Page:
Maas tells the true story of a great WWII-era submariner, Swede Momsen, who was an underwater innovator, tenacious fighter of bureaucracy, and All-American hero. The story focuses on the rescue operation of The Squalus, a sub that sunk to a depth of 300 feet due to a mechanical failure and left 28 dead men and 33 survivors on the ocean floor. Momsen headed up the rescue and salvage operation using technologies that he pioneered. The author learned about Momsen, did extensive interviews with him, Maas tells the true story of a great WWII-era submariner, Swede Momsen, who was an underwater innovator, tenacious fighter of bureaucracy, and All-American hero. The story focuses on the rescue operation of The Squalus, a sub that sunk to a depth of 300 feet due to a mechanical failure and left 28 dead men and 33 survivors on the ocean floor. Momsen headed up the rescue and salvage operation using technologies that he pioneered. The author learned about Momsen, did extensive interviews with him, researched the rescue, and wrote articles on it in the 1960s and 70s. But the public, weary from Vietnam, didn’t really appreciate his heroism at that time. Momsen, now long dead, finally gets his due. He’s a guy who, as a kid, fell in love with “20,000 Leagues Under the Sea,” followed his passion and went on in life to become a sort of Captain Nemo. I’ve got to admire a guy that lives out his childhood dreams. Note to self: do that.

  18. 5 out of 5

    Mark

    My brother and I went to elementary school with a boy whose father went down with the Thresher. In addition, my father was a close enough acquaintance of a career naval officer who was the navigator on the Nautilus, the first nuclear-powered submarine, when it went under the Polar ice cap in 1958 — and later became Captain of the Skipjack and then the George Washington — so that we were able to tour all of those subs, even before the Nautilus was de-commissioned. We also got to tour The Piper, a My brother and I went to elementary school with a boy whose father went down with the Thresher. In addition, my father was a close enough acquaintance of a career naval officer who was the navigator on the Nautilus, the first nuclear-powered submarine, when it went under the Polar ice cap in 1958 — and later became Captain of the Skipjack and then the George Washington — so that we were able to tour all of those subs, even before the Nautilus was de-commissioned. We also got to tour The Piper, a World War II diesel sub, and to experience the fuel-laden, claustrophobic humidity of the atmosphere of that class of ship. As a result, perhaps this book gripped me more than it might others. I felt like I was on the Squalus — trapped, borderline panicked, and increasingly cold. No spoilers here. Suffice it to say it's well worth the read.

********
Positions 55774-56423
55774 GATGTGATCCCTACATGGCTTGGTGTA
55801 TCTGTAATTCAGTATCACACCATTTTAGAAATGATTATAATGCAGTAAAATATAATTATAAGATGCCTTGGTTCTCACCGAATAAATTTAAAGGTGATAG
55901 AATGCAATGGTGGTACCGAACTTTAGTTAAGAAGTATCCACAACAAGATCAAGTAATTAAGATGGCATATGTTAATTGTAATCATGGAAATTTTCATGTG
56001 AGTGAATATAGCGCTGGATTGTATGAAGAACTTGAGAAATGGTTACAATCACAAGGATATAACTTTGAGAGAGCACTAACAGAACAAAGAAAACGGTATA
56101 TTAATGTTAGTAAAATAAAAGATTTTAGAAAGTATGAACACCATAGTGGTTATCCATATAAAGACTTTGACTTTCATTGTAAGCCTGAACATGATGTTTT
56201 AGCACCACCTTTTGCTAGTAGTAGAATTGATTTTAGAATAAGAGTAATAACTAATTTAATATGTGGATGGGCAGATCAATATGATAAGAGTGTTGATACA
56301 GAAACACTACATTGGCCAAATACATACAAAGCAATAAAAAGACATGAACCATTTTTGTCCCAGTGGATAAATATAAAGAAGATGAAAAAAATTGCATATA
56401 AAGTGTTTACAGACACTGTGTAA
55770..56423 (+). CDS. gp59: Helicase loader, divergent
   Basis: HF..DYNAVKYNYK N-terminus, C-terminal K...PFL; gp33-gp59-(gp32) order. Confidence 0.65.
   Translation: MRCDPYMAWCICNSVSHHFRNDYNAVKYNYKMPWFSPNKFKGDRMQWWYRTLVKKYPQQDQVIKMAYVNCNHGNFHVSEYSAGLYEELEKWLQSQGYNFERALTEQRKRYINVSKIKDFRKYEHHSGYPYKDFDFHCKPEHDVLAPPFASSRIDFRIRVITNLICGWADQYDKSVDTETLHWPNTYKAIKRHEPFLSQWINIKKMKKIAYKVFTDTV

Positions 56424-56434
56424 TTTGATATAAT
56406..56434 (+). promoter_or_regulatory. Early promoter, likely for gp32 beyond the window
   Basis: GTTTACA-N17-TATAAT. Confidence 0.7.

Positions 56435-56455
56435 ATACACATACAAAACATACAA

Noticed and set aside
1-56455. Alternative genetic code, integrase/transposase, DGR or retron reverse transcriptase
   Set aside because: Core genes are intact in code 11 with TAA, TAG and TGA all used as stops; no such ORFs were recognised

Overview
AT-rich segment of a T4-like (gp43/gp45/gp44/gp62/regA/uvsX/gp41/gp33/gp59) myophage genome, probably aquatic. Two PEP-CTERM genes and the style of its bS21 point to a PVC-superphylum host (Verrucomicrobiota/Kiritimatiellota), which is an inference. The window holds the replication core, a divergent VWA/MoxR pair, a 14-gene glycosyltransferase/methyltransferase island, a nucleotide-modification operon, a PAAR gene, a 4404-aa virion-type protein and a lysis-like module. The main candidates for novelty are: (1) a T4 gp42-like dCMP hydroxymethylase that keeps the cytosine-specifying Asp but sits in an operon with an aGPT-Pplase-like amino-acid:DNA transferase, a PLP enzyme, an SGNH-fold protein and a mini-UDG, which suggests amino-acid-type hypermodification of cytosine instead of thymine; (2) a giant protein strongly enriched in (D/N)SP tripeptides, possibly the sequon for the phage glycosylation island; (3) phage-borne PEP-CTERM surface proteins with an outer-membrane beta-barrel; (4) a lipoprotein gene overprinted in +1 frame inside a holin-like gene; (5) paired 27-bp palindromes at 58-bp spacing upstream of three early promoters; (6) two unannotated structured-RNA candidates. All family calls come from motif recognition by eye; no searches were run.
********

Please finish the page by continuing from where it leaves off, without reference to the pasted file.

19. 5 out of 5

    Kay

    More than a suspenseful tale of a rescue of a downed sub, this is a tribute to one man whose dedication to one cause -- perfecting methods to rescue submariners -- was put to the ultimate test. All the classic elements of a thriller are here, but there is also a very clear hero, if an unconventional one, in Swede Momsen, the pioneering man who invented the submarine rescue chamber. Author Maas does a good job of making the reader fully aware of the awful predicament of the sailors, contrasting i More than a suspenseful tale of a rescue of a downed sub, this is a tribute to one man whose dedication to one cause -- perfecting methods to rescue submariners -- was put to the ultimate test. All the classic elements of a thriller are here, but there is also a very clear hero, if an unconventional one, in Swede Momsen, the pioneering man who invented the submarine rescue chamber. Author Maas does a good job of making the reader fully aware of the awful predicament of the sailors, contrasting it with the frustration felt by Momsen. The book is fascinating both technically and in human terms.